I feel like Google translate has failed me.
But after only five months living in South Korea, I was given my Korean name.
We have already seen what my name is in Korean, but this is different. This name was given to me by the man giving me an eye exam. 에민 is my new name to the Korean world. For those that don’t read Hangul, it reads Amin. Almost like Amen. Once again proving that people are truly blessed when meeting me.
Clearly, he felt the same way.
After an hour long eye exam that consisted of me reading “Is that blurry?” off Google translate repeatedly, my prescription turned out to be wrong. Now, I don’t know what he exactly he typed into Google translate, but I have to believe that Google got it wrong.
Should I sue? Suing Google would be easier than admitting Americans should learn other languages.
I left after the initial eye exam. The man who named me seemed uncomfortable by my presence. I know I have a powerful presence but this felt excessive. I guess lacking the language skills to communicate can do that.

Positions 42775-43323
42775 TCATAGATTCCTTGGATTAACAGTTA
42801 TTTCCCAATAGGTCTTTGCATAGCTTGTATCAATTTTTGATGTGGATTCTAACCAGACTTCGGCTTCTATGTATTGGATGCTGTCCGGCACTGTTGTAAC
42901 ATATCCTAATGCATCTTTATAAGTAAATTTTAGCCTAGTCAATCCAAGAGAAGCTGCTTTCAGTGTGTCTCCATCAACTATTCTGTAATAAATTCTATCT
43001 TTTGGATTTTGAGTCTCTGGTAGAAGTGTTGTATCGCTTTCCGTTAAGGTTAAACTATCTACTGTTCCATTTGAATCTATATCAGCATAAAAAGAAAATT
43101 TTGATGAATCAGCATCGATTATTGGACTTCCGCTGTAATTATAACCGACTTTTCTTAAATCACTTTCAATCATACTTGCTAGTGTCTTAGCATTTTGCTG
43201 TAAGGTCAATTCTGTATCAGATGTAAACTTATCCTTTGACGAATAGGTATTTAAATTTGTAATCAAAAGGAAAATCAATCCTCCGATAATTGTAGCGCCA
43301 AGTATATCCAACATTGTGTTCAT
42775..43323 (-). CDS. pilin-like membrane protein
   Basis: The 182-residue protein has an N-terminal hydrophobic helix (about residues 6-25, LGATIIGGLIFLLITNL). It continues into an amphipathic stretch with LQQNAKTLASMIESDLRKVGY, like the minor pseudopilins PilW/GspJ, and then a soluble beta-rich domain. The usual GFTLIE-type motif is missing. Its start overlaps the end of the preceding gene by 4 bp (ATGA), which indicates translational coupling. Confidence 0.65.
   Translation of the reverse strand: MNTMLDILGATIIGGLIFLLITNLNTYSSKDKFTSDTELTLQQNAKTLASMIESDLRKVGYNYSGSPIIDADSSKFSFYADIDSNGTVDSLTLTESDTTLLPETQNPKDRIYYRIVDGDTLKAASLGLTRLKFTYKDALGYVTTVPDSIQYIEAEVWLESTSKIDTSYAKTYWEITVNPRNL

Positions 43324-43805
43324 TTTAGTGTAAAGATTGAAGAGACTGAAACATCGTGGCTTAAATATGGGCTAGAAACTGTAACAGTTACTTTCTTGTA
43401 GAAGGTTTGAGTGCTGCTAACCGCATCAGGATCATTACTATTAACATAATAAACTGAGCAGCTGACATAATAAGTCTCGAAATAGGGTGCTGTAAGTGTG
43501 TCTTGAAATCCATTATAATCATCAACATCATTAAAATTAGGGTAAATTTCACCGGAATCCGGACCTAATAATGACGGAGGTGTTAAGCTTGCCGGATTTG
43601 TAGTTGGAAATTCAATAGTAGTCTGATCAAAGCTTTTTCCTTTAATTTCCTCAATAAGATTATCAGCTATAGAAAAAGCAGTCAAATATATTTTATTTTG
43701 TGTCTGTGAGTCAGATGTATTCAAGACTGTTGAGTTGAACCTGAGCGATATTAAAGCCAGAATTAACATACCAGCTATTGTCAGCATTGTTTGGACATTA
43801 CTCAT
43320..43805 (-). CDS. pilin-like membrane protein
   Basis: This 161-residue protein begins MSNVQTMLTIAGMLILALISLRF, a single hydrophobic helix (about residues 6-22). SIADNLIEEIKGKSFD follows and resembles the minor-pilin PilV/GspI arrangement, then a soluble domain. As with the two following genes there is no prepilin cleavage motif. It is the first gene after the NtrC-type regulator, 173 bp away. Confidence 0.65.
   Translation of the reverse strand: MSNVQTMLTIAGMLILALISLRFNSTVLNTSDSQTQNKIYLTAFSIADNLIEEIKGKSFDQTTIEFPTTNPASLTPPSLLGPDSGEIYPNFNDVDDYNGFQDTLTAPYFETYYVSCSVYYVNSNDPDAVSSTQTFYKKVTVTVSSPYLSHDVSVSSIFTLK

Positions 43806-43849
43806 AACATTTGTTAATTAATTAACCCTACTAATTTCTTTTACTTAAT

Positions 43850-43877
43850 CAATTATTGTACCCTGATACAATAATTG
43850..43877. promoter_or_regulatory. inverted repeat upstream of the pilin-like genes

Later, I returned. I spent another hour picking out adorable glasses. Remember, these glasses will be useless. This story has a truly disappointing end. I apologize.
They prepared my prescription lenses in 10 minutes. (This process takes 10 days in America. We have much to learn.) Also, I only spent 70,000 won. This converts to about $65. For prescription lenses! Those things that cost at least $150 in America, and that’s just for the glass inside the frames!
Now it’s been two days. I can’t see. And I’m trying to figure out if this was an elaborate scheme by the man who named me to ensure my return. On the brighter side, I got the digits.